Kenneth Kiewra | EurekAlert!
Further information:
http://www.unl.edu

Further reports about: academic dishonesty perceptions of cheating

More articles from Studies and Analyses:

nachricht Rutgers-led innovation could spur faster, cheaper, nano-based manufacturing
14.02.2018 | Rutgers University

nachricht New study from the University of Halle: How climate change alters plant growth
12.01.2018 | Martin-Luther-Universität Halle-Wittenberg

All articles from Studies and Analyses >>>

The most recent press releases about innovation >>>

Die letzten 5 Focus-News des innovations-reports im Überblick:

Im Focus: Demonstration of a single molecule piezoelectric effect

Breakthrough provides a new concept of the design of molecular motors, sensors and electricity generators at nanoscale

Researchers from the Institute of Organic Chemistry and Biochemistry of the CAS (IOCB Prague), Institute of Physics of the CAS (IP CAS) and Palacký University...

Im Focus: Hybrid optics bring color imaging using ultrathin metalenses into focus

For photographers and scientists, lenses are lifesavers. They reflect and refract light, making possible the imaging systems that drive discovery through the microscope and preserve history through cameras.

But today's glass-based lenses are bulky and resist miniaturization. Next-generation technologies, such as ultrathin cameras or tiny microscopes, require...

Im Focus: Stem cell divisions in the adult brain seen for the first time

Scientists from the University of Zurich have succeeded for the first time in tracking individual stem cells and their neuronal progeny over months within the intact adult brain. This study sheds light on how new neurons are produced throughout life.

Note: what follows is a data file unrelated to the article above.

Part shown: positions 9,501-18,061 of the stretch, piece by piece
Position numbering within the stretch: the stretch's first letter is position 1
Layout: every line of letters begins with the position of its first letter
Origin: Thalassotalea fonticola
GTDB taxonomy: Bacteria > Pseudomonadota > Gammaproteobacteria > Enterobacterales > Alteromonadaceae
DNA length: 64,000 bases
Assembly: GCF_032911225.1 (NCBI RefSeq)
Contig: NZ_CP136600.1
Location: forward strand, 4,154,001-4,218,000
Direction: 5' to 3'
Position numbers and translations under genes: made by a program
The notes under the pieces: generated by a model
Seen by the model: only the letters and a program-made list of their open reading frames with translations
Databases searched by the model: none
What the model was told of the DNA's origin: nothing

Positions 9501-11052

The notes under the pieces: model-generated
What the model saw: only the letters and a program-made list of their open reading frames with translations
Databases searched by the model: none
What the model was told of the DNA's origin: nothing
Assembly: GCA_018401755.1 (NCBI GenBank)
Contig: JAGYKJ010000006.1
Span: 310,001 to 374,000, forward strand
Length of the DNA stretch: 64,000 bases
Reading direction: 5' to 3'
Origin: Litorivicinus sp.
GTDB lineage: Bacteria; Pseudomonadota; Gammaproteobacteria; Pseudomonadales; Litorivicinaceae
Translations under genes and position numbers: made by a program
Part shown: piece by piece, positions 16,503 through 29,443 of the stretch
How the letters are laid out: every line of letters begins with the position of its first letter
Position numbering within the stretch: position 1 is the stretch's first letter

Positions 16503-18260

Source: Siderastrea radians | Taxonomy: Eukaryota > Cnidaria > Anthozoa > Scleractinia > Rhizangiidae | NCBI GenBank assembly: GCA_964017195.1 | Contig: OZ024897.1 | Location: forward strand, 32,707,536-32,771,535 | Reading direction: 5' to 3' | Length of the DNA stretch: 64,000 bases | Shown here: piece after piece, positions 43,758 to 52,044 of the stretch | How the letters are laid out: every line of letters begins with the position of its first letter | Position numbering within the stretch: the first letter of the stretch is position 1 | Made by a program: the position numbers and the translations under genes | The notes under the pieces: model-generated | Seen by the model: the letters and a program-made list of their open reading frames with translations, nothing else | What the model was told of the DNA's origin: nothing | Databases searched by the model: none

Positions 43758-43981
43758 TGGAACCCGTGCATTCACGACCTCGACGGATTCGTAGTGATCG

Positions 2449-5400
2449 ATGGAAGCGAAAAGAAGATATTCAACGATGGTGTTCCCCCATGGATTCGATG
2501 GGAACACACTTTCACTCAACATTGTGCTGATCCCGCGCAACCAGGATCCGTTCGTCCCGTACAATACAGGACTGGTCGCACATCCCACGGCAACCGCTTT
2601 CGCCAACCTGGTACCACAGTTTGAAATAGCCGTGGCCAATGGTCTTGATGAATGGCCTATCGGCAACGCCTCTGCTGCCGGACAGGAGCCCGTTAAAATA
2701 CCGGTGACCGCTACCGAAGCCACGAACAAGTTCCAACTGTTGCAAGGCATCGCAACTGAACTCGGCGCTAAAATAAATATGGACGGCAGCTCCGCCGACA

The generation of new nerve cells was once thought to taper off at the end of embryonic development. However, recent research has shown that the adult brain...

Im Focus: Interference as a new method for cooling quantum devices

Theoretical physicists propose to use negative interference to control heat flow in quantum devices. Study published in Physical Review Letters

Quantum computer parts are sensitive and need to be cooled to very low temperatures. Their tiny size makes them particularly susceptible to a temperature...

Im Focus: Autonomous 3D scanner supports individual manufacturing processes

Let’s say the armrest is broken in your vintage car. As things stand, you would need a lot of luck and persistence to find the right spare part. But in the world of Industrie 4.0 and production with batch sizes of one, you can simply scan the armrest and print it out. This is made possible by the first ever 3D scanner capable of working autonomously and in real time. The autonomous scanning system will be on display at the Hannover Messe Preview on February 6 and at the Hannover Messe proper from April 23 to 27, 2018 (Hall 6, Booth A30).

Part of the charm of vintage cars is that they stopped making them long ago, so it is special when you do see one out on the roads. If something breaks or...

All Focus news of the innovation-report >>>

Anzeige

Anzeige

VideoLinks
Industry & Economy
Event News

2nd International Conference on High Temperature Shape Memory Alloys (HTSMAs)

15.02.2018 | Event News

Aachen DC Grid Summit 2018

13.02.2018 | Event News

How Global Climate Policy Can Learn from the Energy Transition

12.02.2018 | Event News

 
Latest News

Fingerprints of quantum entanglement

16.02.2018 | Information Technology

'Living bandages': NUST MISIS scientists develop biocompatible anti-burn nanofibers

16.02.2018 | Health and Medicine

Hubble sees Neptune's mysterious shrinking storm

16.02.2018 | Physics and Astronomy

VideoLinks
Science & Research
Overview of more VideoLinks >>>